”This is not a ‘meals-on-wheels’ program,” says Food & Friends Executive Director Craig Shniderman. Instead, he describes Food & Friends as a charitable organization located in Washington that serves clients in the city, as well as more than a dozen counties in Virginia and Maryland, by providing home-delivered nutrition, at no cost, to children and adults living with HIV/AIDS or other life-challenging illnesses.
”This is a program for people who are seriously health-impaired and can’t depend on their families, so we’re looking to make a health assessment,” Shniderman says. ”One thing we are not looking to assess is people’s financial circumstances, because we believe that everybody who is sick is entitled to Food & Friends’ services.”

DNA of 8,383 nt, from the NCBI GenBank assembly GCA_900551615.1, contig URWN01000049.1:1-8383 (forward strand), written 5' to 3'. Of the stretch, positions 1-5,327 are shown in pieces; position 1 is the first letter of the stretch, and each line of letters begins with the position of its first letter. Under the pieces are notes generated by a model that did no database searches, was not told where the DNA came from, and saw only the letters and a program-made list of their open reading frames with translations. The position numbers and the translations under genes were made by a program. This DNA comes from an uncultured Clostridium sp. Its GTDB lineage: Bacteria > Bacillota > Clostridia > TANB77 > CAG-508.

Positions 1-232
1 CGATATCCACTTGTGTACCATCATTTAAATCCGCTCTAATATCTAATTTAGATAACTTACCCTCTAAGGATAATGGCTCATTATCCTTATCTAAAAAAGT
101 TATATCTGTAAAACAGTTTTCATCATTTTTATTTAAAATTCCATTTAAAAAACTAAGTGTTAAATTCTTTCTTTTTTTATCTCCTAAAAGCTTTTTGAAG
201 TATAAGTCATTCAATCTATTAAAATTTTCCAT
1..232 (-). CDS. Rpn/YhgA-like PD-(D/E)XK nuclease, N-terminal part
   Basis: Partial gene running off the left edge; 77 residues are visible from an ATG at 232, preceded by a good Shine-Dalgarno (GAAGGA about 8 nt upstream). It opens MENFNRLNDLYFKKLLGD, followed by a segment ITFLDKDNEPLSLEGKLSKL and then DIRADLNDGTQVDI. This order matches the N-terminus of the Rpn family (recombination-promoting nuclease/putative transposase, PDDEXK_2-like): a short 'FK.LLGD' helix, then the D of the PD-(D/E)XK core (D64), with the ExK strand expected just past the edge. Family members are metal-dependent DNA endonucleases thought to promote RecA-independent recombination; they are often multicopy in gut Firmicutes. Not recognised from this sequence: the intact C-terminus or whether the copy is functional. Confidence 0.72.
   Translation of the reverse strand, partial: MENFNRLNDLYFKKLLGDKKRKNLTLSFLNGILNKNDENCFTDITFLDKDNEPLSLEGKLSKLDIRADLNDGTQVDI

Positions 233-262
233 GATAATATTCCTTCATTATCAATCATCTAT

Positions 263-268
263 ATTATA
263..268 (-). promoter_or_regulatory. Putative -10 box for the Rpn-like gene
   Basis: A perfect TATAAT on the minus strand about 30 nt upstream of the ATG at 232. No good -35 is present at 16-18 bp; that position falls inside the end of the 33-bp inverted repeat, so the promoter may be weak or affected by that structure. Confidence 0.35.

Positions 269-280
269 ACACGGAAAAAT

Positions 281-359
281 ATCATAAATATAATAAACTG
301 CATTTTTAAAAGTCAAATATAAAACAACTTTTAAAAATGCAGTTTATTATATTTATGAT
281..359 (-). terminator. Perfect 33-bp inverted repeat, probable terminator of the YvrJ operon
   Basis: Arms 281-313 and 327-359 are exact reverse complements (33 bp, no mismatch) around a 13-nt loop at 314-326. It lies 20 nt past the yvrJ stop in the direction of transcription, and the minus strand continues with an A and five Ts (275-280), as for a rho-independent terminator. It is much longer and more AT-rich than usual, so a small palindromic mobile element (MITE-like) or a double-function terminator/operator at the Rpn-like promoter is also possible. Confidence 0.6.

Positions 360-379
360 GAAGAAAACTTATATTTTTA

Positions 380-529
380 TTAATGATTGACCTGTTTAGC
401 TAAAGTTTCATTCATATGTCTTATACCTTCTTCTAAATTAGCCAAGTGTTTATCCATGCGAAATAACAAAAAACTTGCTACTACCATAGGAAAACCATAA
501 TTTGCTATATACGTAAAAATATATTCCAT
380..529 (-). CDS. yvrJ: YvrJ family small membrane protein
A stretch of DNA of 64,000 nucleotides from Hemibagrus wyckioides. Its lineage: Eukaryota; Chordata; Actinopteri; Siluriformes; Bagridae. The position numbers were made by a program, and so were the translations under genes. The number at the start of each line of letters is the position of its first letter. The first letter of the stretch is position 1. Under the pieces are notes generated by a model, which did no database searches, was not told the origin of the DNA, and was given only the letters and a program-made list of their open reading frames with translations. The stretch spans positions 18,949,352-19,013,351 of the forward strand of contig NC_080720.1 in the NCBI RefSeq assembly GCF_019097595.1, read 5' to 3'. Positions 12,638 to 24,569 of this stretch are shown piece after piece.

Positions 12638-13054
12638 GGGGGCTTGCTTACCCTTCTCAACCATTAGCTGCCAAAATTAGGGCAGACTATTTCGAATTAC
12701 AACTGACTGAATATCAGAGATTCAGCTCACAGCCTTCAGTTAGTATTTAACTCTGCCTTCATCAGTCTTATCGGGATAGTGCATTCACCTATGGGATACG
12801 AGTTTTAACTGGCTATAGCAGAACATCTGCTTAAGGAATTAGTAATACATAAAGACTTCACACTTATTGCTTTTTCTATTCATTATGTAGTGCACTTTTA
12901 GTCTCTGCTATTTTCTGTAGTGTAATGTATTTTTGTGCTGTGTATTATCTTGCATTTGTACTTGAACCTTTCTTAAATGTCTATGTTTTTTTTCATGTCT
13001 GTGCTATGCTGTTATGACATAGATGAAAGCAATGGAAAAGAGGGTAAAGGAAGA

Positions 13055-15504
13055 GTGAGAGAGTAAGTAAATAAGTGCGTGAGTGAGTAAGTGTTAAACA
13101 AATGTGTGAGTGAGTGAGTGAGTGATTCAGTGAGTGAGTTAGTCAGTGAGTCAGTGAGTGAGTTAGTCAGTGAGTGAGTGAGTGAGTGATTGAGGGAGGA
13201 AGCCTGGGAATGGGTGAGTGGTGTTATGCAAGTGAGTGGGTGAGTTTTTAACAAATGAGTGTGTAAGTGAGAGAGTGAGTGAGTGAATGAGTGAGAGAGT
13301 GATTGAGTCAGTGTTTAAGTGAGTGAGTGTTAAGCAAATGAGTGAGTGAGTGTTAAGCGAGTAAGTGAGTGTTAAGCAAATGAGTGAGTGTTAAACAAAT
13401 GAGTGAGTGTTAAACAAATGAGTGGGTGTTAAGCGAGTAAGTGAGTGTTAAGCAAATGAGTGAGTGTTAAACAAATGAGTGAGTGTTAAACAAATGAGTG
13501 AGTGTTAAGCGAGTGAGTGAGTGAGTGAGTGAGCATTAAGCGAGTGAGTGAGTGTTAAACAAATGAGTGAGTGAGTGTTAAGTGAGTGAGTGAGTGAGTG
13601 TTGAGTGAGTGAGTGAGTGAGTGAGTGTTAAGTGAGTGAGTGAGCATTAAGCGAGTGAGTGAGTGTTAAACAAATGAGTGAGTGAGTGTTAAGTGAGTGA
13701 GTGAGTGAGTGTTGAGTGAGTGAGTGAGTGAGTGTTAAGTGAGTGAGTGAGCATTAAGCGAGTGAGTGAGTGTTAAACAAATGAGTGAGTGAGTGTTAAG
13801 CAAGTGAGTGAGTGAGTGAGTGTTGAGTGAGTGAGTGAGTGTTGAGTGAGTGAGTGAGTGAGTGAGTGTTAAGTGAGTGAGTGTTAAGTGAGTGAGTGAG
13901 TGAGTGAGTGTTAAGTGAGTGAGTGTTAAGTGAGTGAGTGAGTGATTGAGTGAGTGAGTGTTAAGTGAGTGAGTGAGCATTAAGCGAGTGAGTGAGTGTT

And, he adds, ”that’s why Capital Pride is important.”
The annual celebration, says Shniderman, ”raises community awareness and it increases community generosity for programs like ours. Pride keeps us all together, it keeps us focused on gay-community needs and the need for people to turn out as volunteers for many good organizations, including, we hope, Food & Friends.”
Aside from the staff of 58, Food & Friends greatly depends on more than 6,500 volunteers — about a third of whom joined in just the past year.
”That’s because we’re having more and more volunteer groups coming — including one of our longest serving volunteer organizations, Burgundy Crescent.”
Shniderman, who is straight, says D.C.’s LGBT community has been the ”bedrock” of Food & Friends throughout its 20 years of operation.
”We were founded by the LGBT community and we’re still very much a part of that community in terms of who’s on our board, who’s on our staff, who our volunteer core is comprised of, and why we’re serving.
”While we are not exclusively any community, we’re really every community — but especially the LGBT community.”
For more information about Food & Friends, call 202-269-2277 or visit www.foodandfriends.org.